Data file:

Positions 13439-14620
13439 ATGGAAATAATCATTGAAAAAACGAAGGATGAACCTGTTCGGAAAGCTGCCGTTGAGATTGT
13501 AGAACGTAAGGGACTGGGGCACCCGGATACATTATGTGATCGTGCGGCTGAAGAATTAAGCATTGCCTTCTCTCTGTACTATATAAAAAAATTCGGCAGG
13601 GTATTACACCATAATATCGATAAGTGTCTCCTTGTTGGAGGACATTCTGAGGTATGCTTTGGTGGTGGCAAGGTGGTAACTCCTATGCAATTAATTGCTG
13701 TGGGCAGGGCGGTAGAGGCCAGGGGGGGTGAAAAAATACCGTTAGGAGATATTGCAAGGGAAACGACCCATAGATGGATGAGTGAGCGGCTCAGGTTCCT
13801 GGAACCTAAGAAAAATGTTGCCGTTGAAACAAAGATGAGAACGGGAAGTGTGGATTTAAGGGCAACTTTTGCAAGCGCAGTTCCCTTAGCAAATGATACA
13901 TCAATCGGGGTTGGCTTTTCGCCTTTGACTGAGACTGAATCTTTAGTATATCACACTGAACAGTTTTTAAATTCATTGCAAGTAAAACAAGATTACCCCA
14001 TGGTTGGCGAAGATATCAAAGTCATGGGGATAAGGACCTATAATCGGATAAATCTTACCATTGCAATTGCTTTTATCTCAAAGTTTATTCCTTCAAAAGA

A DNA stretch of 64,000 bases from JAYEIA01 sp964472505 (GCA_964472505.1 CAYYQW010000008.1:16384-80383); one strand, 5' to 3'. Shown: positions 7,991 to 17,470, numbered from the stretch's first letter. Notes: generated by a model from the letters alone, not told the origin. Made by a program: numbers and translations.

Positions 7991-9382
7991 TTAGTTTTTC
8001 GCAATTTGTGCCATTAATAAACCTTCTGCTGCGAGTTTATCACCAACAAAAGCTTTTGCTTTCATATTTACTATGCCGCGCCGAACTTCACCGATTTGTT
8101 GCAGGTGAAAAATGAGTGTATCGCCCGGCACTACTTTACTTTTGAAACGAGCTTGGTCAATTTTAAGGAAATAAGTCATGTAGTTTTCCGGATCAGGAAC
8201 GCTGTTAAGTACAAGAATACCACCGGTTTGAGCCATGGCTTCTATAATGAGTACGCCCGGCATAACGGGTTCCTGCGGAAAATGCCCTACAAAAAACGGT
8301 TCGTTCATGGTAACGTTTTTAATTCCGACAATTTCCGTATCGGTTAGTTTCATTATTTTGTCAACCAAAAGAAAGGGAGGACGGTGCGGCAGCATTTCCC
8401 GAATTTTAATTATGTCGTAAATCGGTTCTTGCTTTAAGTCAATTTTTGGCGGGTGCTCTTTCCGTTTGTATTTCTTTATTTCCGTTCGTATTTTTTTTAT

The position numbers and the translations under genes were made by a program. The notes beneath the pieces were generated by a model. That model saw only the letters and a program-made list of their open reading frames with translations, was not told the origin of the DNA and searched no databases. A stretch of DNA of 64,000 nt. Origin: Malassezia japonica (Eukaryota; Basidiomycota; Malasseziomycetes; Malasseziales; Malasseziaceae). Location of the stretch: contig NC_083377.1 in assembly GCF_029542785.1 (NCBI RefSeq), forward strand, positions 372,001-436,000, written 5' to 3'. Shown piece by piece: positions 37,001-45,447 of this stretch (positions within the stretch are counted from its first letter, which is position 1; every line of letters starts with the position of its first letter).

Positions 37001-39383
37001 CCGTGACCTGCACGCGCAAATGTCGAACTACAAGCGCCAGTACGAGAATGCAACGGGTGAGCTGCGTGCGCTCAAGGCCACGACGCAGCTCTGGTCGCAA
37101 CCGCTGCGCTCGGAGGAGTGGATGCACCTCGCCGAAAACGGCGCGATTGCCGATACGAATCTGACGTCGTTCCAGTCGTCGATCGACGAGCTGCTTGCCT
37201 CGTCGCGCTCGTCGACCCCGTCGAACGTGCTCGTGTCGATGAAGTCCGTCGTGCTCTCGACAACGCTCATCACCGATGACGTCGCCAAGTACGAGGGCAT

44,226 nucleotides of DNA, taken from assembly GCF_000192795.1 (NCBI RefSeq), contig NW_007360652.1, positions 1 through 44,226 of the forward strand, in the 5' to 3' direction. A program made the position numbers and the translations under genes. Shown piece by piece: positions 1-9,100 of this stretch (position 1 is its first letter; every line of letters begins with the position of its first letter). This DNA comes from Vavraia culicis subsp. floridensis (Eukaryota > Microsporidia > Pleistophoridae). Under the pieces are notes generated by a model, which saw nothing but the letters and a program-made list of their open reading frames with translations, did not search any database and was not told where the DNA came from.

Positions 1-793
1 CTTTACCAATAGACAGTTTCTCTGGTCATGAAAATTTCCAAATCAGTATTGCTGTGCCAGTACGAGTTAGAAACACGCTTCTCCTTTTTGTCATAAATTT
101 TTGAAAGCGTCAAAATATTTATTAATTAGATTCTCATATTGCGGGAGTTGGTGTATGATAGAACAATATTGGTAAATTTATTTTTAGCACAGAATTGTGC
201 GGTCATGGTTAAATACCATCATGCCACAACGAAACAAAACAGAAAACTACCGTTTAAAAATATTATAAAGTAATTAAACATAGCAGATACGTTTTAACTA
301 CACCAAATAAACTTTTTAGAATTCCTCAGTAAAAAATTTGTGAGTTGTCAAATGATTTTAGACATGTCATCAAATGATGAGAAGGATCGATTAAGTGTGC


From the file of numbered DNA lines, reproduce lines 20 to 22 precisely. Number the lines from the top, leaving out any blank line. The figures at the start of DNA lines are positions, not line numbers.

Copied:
37101 CCGCTGCGCTCGGAGGAGTGGATGCACCTCGCCGAAAACGGCGCGATTGCCGATACGAATCTGACGTCGTTCCAGTCGTCGATCGACGAGCTGCTTGCCT
37201 CGTCGCGCTCGTCGACCCCGTCGAACGTGCTCGTGTCGATGAAGTCCGTCGTGCTCTCGACAACGCTCATCACCGATGACGTCGCCAAGTACGAGGGCAT

44,226 nucleotides of DNA, taken from assembly GCF_000192795.1 (NCBI RefSeq), contig NW_007360652.1, positions 1 through 44,226 of the forward strand, in the 5' to 3' direction. A program made the position numbers and the translations under genes. Shown piece by piece: positions 1-9,100 of this stretch (position 1 is its first letter; every line of letters begins with the position of its first letter). This DNA comes from Vavraia culicis subsp. floridensis (Eukaryota > Microsporidia > Pleistophoridae). Under the pieces are notes generated by a model, which saw nothing but the letters and a program-made list of their open reading frames with translations, did not search any database and was not told where the DNA came from.